Salerno is the main town close to the Amalfi coast and it is mostly known for its Schola Medica Salernitana (the first University of Medicine in the world, dating back to the IX century A.D).
In recent history the city hosted the King of Italy, who moved from Rome in 1943 after Italy negotiated a peace with the Allies in World War II. Some of the Allied landings during Operation Avalanche (the second landing in Italy) occurred near Salerno.
Today Salerno is an important cultural centre in Campania and Italy and has had a long and eventful history. The city has a rich and varied culture, and it is divided into three distinct regions: the medieval sector with a modern state-of-the arts area, the planned 19th century district and the more densely-populated post-war area, with its several apartment blocks.
Paestum was probably founded around 650 BC by a large group of Dorians who had been expelled from the city of Sybaris, a luxurious resort across the mainland on the Ionian Sea. The Dorians named their new colony Poseidonia, after the most important of their gods; it flourished and quickly became the greatest city on the gulf of Salerno. In 390 BC it fell to a tribe of local barbarians called the Lucanians. In 273 BC, the Romans arrived. They changed the citys name, but we know as little about Roman Paestum as we do about its Greek predecessor. In 79 AD, the eruption of Vesuvius partially destroyed it. Perhaps it was volcanic ash that helped to silt up the mouth of the river on which the city stood; this led the surrounding countryside to become swampy and mosquito-ridden. Christianity arrived slowly, leaving some traces of its presence in the Ceres Temple, which was turned into a burial place for the Christians themselves.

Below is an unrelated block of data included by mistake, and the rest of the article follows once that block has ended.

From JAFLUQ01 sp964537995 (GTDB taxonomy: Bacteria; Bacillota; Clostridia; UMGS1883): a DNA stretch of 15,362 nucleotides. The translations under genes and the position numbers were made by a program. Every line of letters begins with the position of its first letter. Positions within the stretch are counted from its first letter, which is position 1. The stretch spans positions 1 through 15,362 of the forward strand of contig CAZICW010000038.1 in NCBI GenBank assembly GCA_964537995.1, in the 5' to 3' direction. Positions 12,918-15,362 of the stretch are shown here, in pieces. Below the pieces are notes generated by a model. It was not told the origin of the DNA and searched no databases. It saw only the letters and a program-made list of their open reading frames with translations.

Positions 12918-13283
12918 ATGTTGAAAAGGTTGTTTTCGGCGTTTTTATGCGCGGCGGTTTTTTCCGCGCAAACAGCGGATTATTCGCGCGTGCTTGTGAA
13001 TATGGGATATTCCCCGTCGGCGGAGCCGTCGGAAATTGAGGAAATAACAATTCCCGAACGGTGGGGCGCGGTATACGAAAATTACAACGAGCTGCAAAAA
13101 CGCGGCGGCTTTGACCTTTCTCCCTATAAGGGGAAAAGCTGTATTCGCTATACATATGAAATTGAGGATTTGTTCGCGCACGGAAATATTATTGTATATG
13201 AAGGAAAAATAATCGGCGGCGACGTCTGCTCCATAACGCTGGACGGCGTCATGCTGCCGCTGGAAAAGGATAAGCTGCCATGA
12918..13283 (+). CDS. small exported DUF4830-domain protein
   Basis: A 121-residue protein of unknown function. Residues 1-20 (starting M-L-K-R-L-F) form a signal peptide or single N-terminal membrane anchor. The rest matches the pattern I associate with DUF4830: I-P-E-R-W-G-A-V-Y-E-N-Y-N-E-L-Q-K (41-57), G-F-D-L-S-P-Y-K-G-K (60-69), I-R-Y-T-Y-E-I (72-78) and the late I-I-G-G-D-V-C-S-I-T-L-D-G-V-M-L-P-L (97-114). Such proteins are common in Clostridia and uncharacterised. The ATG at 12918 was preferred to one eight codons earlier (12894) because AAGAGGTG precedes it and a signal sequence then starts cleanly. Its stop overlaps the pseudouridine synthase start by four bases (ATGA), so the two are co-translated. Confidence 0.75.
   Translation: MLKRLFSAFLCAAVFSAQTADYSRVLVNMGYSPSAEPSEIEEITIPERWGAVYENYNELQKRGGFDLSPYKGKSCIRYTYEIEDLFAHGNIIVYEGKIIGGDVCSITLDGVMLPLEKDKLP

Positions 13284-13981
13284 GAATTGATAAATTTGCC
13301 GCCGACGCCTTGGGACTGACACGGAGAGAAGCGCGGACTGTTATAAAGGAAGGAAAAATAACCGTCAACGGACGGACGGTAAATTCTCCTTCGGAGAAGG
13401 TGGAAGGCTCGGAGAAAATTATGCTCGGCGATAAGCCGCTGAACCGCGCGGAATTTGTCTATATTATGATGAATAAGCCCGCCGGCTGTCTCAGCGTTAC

Incredibly, although Paestum's Temple of Hera (also called "of Poseidon") was among the most famous cult-worship sites in antiquity, and although it is the oldest, best preserved and most beautiful Doric temple in existence today, these majestic ruins were unknown all through the Middle Ages and the Renaissance. They were discovered just in 1740 and not accurately described until 1779.
Mozzarella is a generic term for several kinds of Italian cheeses that are made using spinning and then cutting (hence the name, as the Italian verb mozzare means "to cut"):
Mozzarella di bufala campana (PDO 1996) is a particular type of mozzarella, made from the milk of water buffalo raised in designated areas of Lazio and Campania; some consider it the best for flavour or quality.
Fior di latte (written also as fiordilatte) is used to distinguish the mozzarella made from cow's milk from that made from buffalo's milk; when twisted to form a plait it is called treccia.
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